The spelling and overall form of Irish names often vary considerably. The original Gaelic form of the name O'Doyle is O Dubhghaill, derived from the words dubh, which means black, and ghall, which means foreigner, or "dubhgall," which meant "dark and tall." CITATION[CLOSE]
O'Hart, John, Irish Pedigrees 5th Edition in 2 Volumes. Baltimore: Genealogical Publishing Company, 1976. Print. (ISBN 0-8063-0737-4)
Early Origins of the O'Doyle family
The surname O'Doyle was first found in the counties of Wicklow
, and Carlow. Although the name is now common throughout Ireland
, it has always retained a close association with these southeastern Leinster
counties. Although at least one historian gives their descent from Dubhgilla, King of Idrone in Leinster
, more evidence points to descent from King Conn of the " Hundred
Battles." His name comes from the hundreds of battles he fought and won, before his death in the 2nd century. It is traditionally believed that the family takes its name from a Norseman who settled in Ireland
prior to the Norman Conquest; a theory that is borne out by the fact that the Doyles tended to be more concentrated in the coastal regions favored by Norse settlers. Moreover, the Gaelic word dubhghall was used in early times to refer to a Norseman or Scandinavian. With the settlement of Norsemen in various places, several distinct septs called O Dubhghail probably arose independently. CITATION[CLOSE]
MacLysaght, Edward, Irish Families Their Names, Arms and Origins 4th Edition. Dublin: Irish Academic, 1982. Print. (ISBN 0-7165-2364-7)
Early History of the O'Doyle family
This web page shows only a small excerpt of our O'Doyle research.Another 305 words (22 lines of text) covering the years 1786, 1834, 1873, 1917, 1797 and 1868 are included under the topic Early O'Doyle History in all our PDF Extended History products and printed products wherever possible.
O'Doyle Spelling Variations
Because early scribes and church officials often spelled names as they sounded, a person could have many various spellings of his name.Many different spelling variations
of the surname O'Doyle were found in the archives researched. These included Doyle, O'Doyle, Doyill, Doill, Doile, Doyel and others.
Early Notables of the O'Doyle family (pre 1700)
Another 38 words (3 lines of text) are included under the topic Early O'Doyle Notables in all our PDF Extended History products and printed products wherever possible.
Migration of the O'Doyle family to the New World and Oceana
In the 18th and 19th centuries, thousands of Irish families
fled an Ireland
that was forcibly held through by England
through its imperialistic policies. A large portion of these families crossed the Atlantic to the shores of North America. The fate of these families depended on when they immigrated and the political allegiances they showed after they arrived. Settlers that arrived before the American War of Independence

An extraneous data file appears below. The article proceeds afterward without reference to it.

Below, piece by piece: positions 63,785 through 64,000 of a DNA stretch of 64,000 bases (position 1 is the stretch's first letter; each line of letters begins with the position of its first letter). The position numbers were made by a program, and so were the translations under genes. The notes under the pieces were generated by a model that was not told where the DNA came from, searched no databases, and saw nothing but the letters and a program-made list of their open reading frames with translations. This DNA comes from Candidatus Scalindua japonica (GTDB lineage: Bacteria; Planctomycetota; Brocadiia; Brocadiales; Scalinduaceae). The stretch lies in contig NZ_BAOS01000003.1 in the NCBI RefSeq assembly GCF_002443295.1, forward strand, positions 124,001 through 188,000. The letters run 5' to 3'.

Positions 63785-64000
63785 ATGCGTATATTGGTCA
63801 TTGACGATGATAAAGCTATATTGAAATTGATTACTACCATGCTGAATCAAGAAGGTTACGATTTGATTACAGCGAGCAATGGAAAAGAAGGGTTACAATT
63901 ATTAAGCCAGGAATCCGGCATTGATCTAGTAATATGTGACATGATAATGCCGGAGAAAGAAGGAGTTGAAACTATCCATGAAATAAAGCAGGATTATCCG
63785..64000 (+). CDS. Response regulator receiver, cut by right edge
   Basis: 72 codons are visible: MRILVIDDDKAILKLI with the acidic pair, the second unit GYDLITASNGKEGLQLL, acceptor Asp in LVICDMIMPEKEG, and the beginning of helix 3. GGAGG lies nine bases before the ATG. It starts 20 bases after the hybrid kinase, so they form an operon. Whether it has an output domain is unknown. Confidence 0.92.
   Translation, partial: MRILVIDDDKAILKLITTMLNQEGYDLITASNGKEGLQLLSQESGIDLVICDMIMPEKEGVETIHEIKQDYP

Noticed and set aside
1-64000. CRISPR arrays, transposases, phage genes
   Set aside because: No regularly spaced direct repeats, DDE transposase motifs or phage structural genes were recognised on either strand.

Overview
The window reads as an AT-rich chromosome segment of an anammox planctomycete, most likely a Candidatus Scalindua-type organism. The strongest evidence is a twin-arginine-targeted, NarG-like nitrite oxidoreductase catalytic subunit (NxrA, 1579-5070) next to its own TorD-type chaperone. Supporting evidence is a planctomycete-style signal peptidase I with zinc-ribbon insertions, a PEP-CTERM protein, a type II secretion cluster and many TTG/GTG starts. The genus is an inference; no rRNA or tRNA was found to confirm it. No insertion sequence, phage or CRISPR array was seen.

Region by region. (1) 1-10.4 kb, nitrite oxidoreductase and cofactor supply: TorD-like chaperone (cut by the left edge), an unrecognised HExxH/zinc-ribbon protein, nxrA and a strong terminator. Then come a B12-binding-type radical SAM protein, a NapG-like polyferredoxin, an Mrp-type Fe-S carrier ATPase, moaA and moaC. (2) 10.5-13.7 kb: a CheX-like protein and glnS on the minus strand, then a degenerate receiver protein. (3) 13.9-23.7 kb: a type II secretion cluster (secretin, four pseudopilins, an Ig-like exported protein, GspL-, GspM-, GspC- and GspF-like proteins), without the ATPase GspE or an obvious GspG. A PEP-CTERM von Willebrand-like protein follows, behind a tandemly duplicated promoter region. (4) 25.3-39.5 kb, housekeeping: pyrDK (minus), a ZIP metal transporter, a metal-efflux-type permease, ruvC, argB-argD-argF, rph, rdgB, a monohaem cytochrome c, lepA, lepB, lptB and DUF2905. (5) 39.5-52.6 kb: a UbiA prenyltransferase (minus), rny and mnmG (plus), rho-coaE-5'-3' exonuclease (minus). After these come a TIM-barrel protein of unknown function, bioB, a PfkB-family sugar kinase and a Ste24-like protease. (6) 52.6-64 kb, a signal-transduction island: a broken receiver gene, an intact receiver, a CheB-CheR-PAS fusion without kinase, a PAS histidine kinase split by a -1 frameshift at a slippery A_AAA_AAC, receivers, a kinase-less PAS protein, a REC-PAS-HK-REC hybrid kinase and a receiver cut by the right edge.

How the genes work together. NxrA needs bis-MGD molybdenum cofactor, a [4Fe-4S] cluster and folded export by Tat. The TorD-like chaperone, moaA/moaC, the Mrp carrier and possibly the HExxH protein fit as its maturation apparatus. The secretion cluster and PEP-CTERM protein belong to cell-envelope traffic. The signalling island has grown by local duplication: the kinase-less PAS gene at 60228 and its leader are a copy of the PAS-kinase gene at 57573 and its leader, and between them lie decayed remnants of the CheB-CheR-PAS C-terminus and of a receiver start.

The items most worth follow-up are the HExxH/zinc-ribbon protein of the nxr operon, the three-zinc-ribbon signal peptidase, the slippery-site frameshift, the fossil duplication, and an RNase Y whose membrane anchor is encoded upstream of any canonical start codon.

may have moved north to Canada at the war's conclusion as United Empire Loyalists. Such Loyalists were granted land along the St. Lawrence River and the Niagara Peninsula. Those that fought for the revolution occasionally gained the land that the fleeing Loyalist vacated. After this period, free land and an agrarian lifestyle were not so easy to come by in the East. So when seemingly innumerable Irish immigrants arrived during the Great Potato Famine
of the late 1840s, free land for all was out of the question. These settlers were instead put to work building railroads, coal mines, bridges, and canals. Whenever they came, Irish settlers made an inestimable contribution to the building of the New World. Early North American immigration records have revealed a number of people bearing the Irish name O'Doyle or a variant listed above, including: Edward Doyle who settled in Philadelphia, Pennsylvania as early as 1683; Eliza Doyle settled in Boston Massachusetts in 1716; Elizabeth Doyle settled in Virginia in 1723.
The O'Doyle Motto
The motto was originally a war cry or slogan. Mottoes first began to be shown with arms in the 14th and 15th centuries, but were not in general use until the 17th century. Thus the oldest coats of arms generally do not include a motto. Mottoes seldom form part of the grant of arms: Under most heraldic authorities, a motto is an optional component of the coat of arms, and can be added to or changed at will; many families have chosen not to display a motto.
Motto: Fortitudine Vincit
Motto Translation: He conquers by fortitude.